Two companies with ties to Mexican mogul Carlos Slim are looking to take over the bulk of a $857 million USD project to improve transport on the Magdalena River in Colombia. The major infrastructure bid was previously won by a consortium called Navelana, with Brazilian engineering giant Odebrecht controlling almost 90% of the project, per Reuters.
But the embroiled Salvador-based company is now tangled in a domestic corruption scandal, which on top of other problems has stalled progress and increased concerns in Colombia that it will be difficult to find funding to carry out the necessary dredging. Work that was planned to begin in June this year has still not been carried out, according to Reuters.
Two companies that are part of Carlos Slim’s Grupo Carso have expressed interest in taking over Odebrecht’s role in the massive Magdalena River project. (Credit: ITU Photos)
Now that it is starting to look like everyone would be better off if Odebrecht stepped aside, Mexico’s richest man wants in. “We have received a letter of interest from an alternative majority group — two companies from the Carlos Slim group in Mexico,” said Luis Fernando Andrade, interim director of Cormagdalena, the government agency that is overseeing Navelena’s work on the Magdalena.
According to Colombian magazine La Semana, there is still some red tape to clear for the two companies, IDEAL and FCC Americas, both of which are part of Carlos Slim’s Grupo Carso. FCC Americas has already been involved in several notable projects in Colombia in recent years, including dredging the Bogotá River, several road projects, and the construction of a tower at the capital’s El Dorado International Airport.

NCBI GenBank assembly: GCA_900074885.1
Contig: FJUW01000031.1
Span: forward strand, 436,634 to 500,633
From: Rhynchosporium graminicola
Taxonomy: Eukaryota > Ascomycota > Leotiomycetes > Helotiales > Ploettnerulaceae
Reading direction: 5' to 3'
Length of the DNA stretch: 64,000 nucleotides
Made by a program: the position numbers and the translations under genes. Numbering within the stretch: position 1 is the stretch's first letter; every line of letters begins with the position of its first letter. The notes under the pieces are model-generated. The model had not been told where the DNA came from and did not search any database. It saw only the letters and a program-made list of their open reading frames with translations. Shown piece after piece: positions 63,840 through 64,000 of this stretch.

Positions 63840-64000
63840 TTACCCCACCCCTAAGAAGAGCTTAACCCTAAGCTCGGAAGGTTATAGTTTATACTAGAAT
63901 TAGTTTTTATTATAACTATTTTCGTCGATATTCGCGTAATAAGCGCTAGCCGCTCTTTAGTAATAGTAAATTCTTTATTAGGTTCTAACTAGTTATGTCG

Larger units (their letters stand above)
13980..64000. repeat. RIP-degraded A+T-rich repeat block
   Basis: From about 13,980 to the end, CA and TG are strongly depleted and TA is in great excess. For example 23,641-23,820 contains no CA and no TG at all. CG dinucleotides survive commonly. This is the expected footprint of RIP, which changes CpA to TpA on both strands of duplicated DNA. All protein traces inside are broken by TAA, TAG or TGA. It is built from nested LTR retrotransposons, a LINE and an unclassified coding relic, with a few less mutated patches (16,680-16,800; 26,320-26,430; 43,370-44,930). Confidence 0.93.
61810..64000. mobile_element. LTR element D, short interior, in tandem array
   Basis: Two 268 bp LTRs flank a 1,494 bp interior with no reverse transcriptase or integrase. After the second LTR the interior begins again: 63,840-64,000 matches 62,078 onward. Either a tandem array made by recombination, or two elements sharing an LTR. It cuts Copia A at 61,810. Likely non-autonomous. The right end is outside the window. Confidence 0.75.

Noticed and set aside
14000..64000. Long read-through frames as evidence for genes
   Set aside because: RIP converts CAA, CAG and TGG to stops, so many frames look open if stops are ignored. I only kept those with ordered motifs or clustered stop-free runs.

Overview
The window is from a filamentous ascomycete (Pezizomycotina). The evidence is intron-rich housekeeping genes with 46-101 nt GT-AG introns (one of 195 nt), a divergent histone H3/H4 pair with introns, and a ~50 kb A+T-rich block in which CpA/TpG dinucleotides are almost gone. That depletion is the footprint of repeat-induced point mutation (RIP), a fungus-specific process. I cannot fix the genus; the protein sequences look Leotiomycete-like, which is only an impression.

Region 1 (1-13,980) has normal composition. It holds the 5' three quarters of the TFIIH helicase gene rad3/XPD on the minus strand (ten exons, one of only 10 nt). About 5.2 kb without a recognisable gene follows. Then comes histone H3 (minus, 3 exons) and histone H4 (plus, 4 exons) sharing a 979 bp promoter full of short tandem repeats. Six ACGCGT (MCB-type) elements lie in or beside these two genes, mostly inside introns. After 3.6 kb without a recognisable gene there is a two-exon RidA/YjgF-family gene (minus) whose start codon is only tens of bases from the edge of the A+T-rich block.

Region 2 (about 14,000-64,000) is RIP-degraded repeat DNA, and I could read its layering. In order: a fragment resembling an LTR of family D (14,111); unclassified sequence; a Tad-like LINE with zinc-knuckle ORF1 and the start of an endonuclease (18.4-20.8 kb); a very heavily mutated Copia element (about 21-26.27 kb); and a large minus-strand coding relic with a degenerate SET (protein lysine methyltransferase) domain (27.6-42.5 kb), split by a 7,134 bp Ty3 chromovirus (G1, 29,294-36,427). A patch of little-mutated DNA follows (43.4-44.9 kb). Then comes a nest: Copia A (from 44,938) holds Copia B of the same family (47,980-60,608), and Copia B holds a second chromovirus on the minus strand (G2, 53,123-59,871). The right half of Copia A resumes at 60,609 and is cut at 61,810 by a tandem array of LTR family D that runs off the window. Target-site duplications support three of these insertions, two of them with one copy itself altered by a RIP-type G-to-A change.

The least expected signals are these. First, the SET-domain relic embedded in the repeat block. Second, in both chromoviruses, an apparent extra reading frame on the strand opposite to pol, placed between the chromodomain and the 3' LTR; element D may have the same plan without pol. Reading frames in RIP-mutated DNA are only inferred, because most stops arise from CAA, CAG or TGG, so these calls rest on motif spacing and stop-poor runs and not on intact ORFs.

To approve a transfer in the stake-holding, Cormagdalena will require technical and financial documents — along with a letter of commitment from funding partner Goldman Sachs — that include a contingency plan to mitigate the possibility of a draught hitting in the first three months of 2017. These items are expected to submitted by October 28, according to the newspaper El Heraldo.
The river project is a long-term effort to make the mighty Magdalena, Colombia’s largest river and historic industrial artery, more navigable. By 2030, the government hopes that improvements will lead to five times more cargo being transported on the river — reaching 10 million tonnes per year — while cutting transport time in half and saving vast sums for everyone in the supply chain.
Commercial barges can currently can only travel from the Caribbean port of Barranquilla as far as Barrancabermeja, which sits some 250 miles from the capital. By the time the project is completed — the original schedule had a projection of 2021 — much larger vessels will be able to get much closer to Bogotá (and Colombia’s second city, Medellín). Days will be saved, and shippers will not have to rely as heavily on the trucking industry to get goods to their destination.
“It’s much cheaper because of the large quantities,” Carlos Nuñez, former head of Cormagdalena, told Reuters in 2015. “A convoy of barges can shift 7,200 tonnes in one trip. To move 7,200 tonnes by road requires 240 tractor trailers. Logistics savings could be between 30% and 50%, which will make national products more competitive for export.”